Erika Lamour from The Sleep Depthas helped hundreds of Mums all over the world (including some famous ones!) get more sleep. Here, she answers all of the most asked questions she gets from Mums about baby sleep in the first year! Do not miss this!
The 4 month sleep regression
Ah yes... The dreaded 4 month sleep regression where sleeping patterns change and become more like an adults. Your baby's brain has matured, gone are the days where your little newborn could fall into a deep sleep at the drop of a hat. Now, they start to sleep more like us - they begin to go through light and deep sleep cycles. This means that each time your babies sleep cycle goes from deep to light, they will most likely wake up (that's every 45-60 minutes!)
While many parents fear the 4 month sleep regression, it really shouldn't be seen as a regression but more so a developmental milestone, and a time to implement a sleep program that's right for you and your baby.
Sleeping through the night
There are definitely foundations you can set early on to create great sleep habits, but the 0-3 month stage of your babies life really should be referred to as the 4th trimester. Babies are making a HUGE transition from womb to world - coming from an environment that is dark, warm and well nourished to suddenly being exposed to light, different temperatures and hunger. Whilst its not a great idea to have your newborn on a time-based schedule, if you make sure your newborn is awake for no longer than 45-60 minutes between sleeps, you are on your way to creating great habits.
Uh-oh! Paci's are great to settle and soothe newborns, but what happens when you are up 10 times in the middle of the night popping it back into your baby's mouth? The best thing to do is cut it - COLD TURKEY! I know it sounds scary! But if it is being used as a sleep association it WILL wake your baby in the middle of the night and when they can't find it, it may cause confusion and distress. We need to guide babies in having their own sleep associations that they create all themselves. Instead, replace the pacifor a small comforter.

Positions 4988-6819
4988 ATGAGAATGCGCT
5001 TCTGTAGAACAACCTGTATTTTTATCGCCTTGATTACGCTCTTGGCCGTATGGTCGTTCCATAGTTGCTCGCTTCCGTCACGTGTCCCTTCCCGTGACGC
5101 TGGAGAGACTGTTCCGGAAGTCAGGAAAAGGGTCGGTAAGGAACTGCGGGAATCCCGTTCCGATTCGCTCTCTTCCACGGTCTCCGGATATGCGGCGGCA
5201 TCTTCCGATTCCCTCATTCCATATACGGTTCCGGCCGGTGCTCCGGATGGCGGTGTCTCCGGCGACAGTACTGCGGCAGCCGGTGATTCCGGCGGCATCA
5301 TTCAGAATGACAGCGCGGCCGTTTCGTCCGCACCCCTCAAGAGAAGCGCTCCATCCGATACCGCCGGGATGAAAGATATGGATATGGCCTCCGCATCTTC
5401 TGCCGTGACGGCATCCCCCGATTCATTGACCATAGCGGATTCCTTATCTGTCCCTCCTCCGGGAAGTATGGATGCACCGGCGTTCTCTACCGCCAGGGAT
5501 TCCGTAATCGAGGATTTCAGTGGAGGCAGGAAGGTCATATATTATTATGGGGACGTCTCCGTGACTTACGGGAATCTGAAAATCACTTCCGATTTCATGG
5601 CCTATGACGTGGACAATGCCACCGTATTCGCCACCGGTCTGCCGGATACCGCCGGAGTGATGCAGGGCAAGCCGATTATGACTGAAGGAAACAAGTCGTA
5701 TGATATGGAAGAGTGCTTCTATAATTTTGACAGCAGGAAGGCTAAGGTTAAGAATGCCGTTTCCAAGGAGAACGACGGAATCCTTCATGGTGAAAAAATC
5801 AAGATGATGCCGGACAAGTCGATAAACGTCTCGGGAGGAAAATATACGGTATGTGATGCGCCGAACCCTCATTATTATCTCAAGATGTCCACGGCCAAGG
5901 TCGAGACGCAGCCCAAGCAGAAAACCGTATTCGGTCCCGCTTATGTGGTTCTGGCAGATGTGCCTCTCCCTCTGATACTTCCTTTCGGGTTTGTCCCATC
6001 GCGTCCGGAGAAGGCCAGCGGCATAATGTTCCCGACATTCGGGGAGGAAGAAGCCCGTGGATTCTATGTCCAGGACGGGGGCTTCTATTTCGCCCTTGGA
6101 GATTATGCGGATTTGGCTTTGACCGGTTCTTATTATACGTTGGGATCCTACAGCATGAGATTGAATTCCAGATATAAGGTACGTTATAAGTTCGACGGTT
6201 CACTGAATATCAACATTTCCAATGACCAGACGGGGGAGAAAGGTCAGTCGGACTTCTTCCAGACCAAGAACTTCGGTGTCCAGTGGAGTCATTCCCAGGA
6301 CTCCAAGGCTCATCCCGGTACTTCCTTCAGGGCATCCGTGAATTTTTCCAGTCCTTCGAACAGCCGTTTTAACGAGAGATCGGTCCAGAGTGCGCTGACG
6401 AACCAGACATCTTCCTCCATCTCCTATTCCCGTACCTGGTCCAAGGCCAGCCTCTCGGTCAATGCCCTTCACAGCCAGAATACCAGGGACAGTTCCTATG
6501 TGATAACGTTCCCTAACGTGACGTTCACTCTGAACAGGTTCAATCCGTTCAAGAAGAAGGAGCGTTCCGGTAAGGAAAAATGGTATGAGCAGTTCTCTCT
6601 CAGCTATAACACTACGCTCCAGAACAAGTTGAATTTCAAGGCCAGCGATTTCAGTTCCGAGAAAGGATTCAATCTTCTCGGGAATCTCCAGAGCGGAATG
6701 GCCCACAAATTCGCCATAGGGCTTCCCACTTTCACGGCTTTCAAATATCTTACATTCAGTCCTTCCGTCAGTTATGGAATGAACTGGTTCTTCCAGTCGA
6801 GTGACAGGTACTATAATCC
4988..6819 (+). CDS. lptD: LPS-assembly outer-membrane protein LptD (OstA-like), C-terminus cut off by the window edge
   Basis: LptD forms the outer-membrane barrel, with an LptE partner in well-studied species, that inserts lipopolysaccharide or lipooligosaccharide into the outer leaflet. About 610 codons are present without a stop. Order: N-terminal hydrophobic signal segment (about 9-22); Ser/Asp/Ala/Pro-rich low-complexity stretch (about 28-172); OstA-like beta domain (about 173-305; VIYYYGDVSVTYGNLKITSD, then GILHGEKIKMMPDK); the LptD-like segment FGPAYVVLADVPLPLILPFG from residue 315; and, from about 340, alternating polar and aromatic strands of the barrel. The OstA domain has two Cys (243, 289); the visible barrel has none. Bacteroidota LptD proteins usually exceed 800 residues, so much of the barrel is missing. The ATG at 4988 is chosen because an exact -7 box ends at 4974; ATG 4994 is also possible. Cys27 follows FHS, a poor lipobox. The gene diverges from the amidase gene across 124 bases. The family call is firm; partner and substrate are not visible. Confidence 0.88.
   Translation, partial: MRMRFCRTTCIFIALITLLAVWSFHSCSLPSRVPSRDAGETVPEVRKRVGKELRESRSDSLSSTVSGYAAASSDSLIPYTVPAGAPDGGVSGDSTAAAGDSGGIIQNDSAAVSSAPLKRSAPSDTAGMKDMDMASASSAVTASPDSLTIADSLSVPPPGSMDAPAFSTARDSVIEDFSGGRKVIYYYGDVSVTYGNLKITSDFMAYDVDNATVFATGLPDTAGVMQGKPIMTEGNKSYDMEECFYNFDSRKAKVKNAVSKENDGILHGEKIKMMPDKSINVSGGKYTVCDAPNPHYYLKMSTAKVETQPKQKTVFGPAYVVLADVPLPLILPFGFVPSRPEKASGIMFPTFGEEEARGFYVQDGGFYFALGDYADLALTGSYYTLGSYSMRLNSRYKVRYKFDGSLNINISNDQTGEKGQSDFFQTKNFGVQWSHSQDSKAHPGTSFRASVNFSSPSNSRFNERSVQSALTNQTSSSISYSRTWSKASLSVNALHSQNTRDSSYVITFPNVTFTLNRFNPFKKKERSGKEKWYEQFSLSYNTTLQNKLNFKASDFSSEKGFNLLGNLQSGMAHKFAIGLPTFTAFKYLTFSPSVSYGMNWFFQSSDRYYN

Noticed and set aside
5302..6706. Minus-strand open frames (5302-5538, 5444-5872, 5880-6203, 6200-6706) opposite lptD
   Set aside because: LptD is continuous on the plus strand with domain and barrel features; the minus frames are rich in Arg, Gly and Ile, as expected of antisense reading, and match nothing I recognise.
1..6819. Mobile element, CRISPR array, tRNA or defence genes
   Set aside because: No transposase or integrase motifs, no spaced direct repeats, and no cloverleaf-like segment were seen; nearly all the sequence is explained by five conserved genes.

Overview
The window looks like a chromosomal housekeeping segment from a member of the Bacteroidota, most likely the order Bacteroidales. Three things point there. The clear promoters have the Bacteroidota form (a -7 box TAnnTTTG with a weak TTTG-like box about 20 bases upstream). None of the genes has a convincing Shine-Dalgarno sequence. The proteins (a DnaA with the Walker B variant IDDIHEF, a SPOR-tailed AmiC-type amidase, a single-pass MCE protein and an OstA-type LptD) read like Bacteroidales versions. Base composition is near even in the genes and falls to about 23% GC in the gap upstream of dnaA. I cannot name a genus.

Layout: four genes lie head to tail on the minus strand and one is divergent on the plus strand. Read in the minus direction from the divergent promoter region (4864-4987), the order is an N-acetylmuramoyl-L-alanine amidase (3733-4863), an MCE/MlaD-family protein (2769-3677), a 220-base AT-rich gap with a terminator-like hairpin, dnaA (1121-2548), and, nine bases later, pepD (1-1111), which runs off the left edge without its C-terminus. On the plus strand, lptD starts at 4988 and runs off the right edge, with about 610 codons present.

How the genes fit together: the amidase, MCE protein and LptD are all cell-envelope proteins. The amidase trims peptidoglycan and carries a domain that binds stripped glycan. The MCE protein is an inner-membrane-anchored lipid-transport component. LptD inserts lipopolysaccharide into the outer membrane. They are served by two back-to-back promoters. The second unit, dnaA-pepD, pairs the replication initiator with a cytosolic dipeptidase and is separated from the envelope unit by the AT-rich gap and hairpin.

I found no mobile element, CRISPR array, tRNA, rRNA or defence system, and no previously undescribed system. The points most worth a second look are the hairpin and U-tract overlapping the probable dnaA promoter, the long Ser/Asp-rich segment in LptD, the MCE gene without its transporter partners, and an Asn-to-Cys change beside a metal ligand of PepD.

If your baby has a sleep association that means they will not fall asleep without this. The simple answer as to why this might be happening is - they haven't been allowed to figure it out on their own. When we introduce external sleeping associations, such as feeding or rocking a baby to sleep, we take that away from them. We don't want a baby to be falling asleep outside of their cot (easier said than done!). There are gentle ways that this can be done (The Sleep Dept. only uses gentle techniques and no Cry It Out methods). It takes patience and consistency, but the good news is that if we follow a plan 100%, the results are almost immediate, with babies falling asleep on their own and sleeping through by night 2!
Rolling and unswaddling
In my experience, the best way to get your baby out of the swaddle once they start rolling is to do this ... GO COLD TURKEY! It creates less confusion for your baby. I would recommend introducing a small handkerchief sized comforter, so that your baby can keep their hands busy if they need to. Again, most babies get used to having arms out in a night or two.
The MOST important thing to remember when your baby is sick, teething or going through a sleep regression is to not introduce anything new - especially a bad habit that you had worked so hard to get rid of in the first place! Of course, your baby needs you in times like these, and we encourage lots of cuddles when they are going through a tough time.They still need to know its night time and sleep will be the best thing for them if they are trying to recover from sickness. So do what you have to do - feed them, bring a mattress into their room, hug them. Just be sure to stay in their room. All of these things pass, and if a baby is on a solid routine, it will only be a few days before they are back on track.
We get it. A long flight, lots of waiting around, unfamiliar surroundings - these can all affect your Bub. BUT if your little one is in a great routine at home, then they should be able to easily adjust wherever they are in the world. My best tips for travelling with a little one -
- Throw all your rules out when on the plane. It will be much less stressful for both you and Bub if you do what will easily calm your Bub.
- Get your baby onto a routine based on the timezone you are in. Babies adjust to different time zones much quicker than adults!
- Have your baby spend lots of time outside during the day, and start the nighttime wind down approx. 2-3 hours before sleep time.
AND SHHHHH, an exclusive tip -
The absolute best piece of advice I can share with you, that can be done as soon as your baby comes home is to have a solid bed time routine. Establishing a bedtime routine for your Bub is a must. Bub will be more relaxed if they know what's coming next. A short 20-30 minute routine for your baby right before bedtime is ideal and really makes for healthy sleep habits. Be sure to do the routine in your babies bedroom (after they are bathed and dressed). Most babies LOVE the bath, but if your baby doesn't find the bath relaxing, then switch it to the morning. The point of the bath during the bedtime routine is to calm your baby, not get them worked up right before bedtime. Our favourite routine goes a little something like this
BATH - PJ's - FEED/BURP - BOOK - CUDDLE - BLINDS DOWN - BED.